The Arabic program offers a major in Arabic studies, minor in Arabic studies and a minor combining Arabic and Hebrew languages and cultures. Many students outside of the department also take Arabic language courses, which are designed for practical applications such as translation, media, business and literature. Rigorous classwork focuses on maximizing students’ exposure to the language, in preparation for a variety of professional fields. Faculty supplement the most recently published Arabic textbooks with their own language exercises to accommodate diverse learning styles.
Arabic language provides an excellent background for careers in political science, business, foreign service, language analysis, translation and consulting. Some students go on to graduate work in fields like comparative linguistics, Semitics, religion, political science and international trade and many other disciplines with a Middle East focus. Arabic students are especially well suited for careers in:
Federal government, which has an ongoing need for Arabic speakers.
International organizations including the World Bank, the International Monetary Fund, Amnesty International, World Health Organization and the United Nations, for which Arabic is one of its official six languages.
Private businesses such as the oil industry and the banking sector, where Arabic speakers are needed as consultants in international education, culture, trade and investment.
Placement With Credit: If you are seeking transfer credit for courses completed outside of GW (e.g., as a result of studying abroad), please contact the Arabic program director to take a proctored equivalency exam. That exam is given during the first two weeks of the semester. Self-placement into a course without passing an equivalency exam will result in deregistration from the course at any time during the semester.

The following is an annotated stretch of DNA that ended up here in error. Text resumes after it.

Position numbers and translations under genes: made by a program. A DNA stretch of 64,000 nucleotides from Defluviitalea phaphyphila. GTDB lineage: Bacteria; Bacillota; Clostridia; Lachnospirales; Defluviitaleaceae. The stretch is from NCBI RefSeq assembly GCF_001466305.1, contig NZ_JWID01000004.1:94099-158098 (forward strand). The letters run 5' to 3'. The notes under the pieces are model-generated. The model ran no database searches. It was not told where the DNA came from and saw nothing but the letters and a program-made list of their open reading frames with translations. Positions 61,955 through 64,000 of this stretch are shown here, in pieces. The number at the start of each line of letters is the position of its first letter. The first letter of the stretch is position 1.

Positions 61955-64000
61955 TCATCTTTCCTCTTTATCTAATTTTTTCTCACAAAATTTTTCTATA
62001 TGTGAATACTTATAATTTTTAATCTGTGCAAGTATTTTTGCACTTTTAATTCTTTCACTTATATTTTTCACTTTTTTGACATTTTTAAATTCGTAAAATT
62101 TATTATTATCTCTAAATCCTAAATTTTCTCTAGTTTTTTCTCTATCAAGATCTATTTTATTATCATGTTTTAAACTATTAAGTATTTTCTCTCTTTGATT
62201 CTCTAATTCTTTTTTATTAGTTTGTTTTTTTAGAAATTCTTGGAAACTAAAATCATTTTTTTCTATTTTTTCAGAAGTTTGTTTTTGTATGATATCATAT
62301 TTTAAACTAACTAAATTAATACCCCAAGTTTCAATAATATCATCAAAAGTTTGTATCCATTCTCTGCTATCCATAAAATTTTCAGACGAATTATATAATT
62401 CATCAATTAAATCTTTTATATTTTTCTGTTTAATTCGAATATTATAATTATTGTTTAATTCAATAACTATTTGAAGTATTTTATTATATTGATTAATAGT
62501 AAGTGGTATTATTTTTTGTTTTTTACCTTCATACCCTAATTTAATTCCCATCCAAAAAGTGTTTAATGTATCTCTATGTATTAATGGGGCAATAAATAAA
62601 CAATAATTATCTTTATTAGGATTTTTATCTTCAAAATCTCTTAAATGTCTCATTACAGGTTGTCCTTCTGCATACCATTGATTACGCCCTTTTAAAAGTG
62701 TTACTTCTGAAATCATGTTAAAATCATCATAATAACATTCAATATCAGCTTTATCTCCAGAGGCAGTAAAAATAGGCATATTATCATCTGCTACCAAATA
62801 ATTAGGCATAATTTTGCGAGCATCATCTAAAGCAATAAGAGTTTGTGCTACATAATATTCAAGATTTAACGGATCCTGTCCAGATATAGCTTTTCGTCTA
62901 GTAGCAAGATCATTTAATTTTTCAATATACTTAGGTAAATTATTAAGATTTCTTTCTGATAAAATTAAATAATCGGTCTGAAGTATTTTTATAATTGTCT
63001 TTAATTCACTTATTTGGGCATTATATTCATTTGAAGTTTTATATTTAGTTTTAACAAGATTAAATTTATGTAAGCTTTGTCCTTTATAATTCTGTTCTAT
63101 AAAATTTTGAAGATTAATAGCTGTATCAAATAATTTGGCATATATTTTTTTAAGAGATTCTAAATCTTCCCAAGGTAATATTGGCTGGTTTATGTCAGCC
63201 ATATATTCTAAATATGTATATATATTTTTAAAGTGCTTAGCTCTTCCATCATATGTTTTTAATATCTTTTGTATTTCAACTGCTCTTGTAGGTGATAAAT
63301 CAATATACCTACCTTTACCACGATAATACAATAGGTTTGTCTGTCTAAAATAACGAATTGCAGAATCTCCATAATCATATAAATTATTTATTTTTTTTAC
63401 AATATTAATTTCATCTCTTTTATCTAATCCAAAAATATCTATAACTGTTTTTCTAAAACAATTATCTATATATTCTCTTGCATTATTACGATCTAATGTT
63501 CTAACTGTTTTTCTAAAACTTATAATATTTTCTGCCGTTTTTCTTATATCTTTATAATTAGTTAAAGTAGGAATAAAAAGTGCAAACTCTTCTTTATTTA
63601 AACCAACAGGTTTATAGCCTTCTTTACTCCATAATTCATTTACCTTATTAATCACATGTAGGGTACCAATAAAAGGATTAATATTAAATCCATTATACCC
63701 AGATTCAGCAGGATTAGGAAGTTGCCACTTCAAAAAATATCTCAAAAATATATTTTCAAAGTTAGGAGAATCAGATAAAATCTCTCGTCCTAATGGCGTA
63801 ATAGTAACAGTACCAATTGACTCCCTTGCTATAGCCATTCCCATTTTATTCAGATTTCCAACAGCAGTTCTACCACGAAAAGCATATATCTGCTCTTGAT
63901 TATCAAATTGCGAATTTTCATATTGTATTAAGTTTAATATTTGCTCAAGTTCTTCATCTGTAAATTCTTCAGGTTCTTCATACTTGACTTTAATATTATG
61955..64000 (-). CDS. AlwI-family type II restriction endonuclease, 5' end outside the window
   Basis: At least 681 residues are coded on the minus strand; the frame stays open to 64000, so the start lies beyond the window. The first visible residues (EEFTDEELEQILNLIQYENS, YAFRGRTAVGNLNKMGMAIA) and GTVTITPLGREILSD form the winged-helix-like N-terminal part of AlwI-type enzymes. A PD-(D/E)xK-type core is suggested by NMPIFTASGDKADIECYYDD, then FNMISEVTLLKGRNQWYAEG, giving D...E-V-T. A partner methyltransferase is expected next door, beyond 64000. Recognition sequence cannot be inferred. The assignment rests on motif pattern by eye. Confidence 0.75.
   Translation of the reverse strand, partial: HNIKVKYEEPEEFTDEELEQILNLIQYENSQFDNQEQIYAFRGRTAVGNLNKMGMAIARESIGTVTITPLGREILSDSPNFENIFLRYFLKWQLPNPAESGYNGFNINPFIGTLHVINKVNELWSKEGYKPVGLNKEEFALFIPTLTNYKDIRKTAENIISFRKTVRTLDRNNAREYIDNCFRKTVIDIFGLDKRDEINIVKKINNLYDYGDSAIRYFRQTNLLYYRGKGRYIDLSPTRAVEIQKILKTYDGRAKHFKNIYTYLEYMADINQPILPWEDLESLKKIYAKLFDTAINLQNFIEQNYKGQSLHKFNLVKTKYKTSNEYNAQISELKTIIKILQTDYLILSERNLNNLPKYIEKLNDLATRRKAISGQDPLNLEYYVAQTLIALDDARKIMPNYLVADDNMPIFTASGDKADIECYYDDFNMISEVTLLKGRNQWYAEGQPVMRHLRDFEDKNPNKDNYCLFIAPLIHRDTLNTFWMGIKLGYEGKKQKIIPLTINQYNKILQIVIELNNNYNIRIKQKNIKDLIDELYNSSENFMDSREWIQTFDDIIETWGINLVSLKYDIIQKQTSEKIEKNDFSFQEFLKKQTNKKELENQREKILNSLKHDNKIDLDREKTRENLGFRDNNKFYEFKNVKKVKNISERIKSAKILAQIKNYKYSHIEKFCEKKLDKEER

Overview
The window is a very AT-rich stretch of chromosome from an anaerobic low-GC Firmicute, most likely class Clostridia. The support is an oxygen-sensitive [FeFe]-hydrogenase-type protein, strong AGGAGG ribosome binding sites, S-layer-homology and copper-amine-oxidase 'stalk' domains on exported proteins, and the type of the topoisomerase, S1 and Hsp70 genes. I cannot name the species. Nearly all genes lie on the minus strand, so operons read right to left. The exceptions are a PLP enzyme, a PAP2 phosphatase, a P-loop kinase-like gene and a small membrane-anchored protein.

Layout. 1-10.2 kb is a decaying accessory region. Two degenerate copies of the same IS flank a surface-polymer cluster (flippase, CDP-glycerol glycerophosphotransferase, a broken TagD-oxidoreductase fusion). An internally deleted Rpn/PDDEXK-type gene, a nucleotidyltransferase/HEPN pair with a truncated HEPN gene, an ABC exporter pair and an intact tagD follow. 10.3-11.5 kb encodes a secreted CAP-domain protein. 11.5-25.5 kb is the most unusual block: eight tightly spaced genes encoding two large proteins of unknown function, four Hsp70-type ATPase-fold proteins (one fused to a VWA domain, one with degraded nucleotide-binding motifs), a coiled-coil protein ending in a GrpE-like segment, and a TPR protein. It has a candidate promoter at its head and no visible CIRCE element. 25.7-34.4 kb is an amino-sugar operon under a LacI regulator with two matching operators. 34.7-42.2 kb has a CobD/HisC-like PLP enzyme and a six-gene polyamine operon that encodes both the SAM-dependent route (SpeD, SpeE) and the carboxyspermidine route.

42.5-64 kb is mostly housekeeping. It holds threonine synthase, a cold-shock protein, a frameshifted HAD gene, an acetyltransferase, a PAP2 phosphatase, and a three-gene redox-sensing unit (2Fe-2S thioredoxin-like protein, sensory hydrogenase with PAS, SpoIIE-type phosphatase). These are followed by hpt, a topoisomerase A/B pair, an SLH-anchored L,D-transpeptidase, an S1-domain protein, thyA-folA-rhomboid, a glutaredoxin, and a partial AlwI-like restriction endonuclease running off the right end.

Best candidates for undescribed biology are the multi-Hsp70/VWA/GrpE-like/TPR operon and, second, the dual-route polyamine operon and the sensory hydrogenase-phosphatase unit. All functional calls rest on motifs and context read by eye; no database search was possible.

Arabic Tracks and Philosophy
Arabic courses cover four levels/years at the undergraduate level. In the first and second year of Arabic instruction, students have the choice between:
The college-wide standard four-credit track and
The special intensive six-credit track.
In both tracks, all courses emphasize four language skills — listening, reading, writing and speaking — in addition to fostering cultural competency.
Emphasis on Cultural Competency
Learning Arabic through multiple literacies (language, literature, media, translation and business) opens a cultural window into a non-Indo-European language and culture. Our Arabic courses aim to demystify the complexities of Arab culture and language and open learners’ minds to the often unfamiliar or difficult to understand norms and values of the Arab world. We strive to increase students' tolerance for cultural differences and empower students to expand their understanding of diverse human aspirations and interests. Encouraging open-mindedness and intellectual analysis also broadens students’ critical thinking and prepares them for lifelong learning.
BA '20, Minor in Arabic Studies
"Taking Arabic courses was the highlight of my GW experience. The close-knit community formed by Arabic language learners provides a safe, educational space that allows students to feel as if they have a home at the university."
Sample Student Work
1 of 4This original news article describes the floods in the story from the perspective of the government. The piece contextualizes the natural disasters in Libya at the time and how King Idris might have handled them.
2 of 4The poem describes a man in prison and his lover, awaiting his release. The two sides of the artwork demonstrate the woman stuck waiting by the cold sea and the man trapped in the heat of a desert prison.
3 of 4This piece advocates for an end to cyclical oppression. The people shown at the bottom are angry at their exploitation by the elite, represented by the crows, snakes and locusts who walk all over them.
4 of 4This project shows the obstacles faced by four women in their pursuit of freedom. Clockwise from top left: "The Vow of the Virgin," "A Story," boat symbolizing freedom, "A Gypsy Without a Harbor" and Salwa Bakar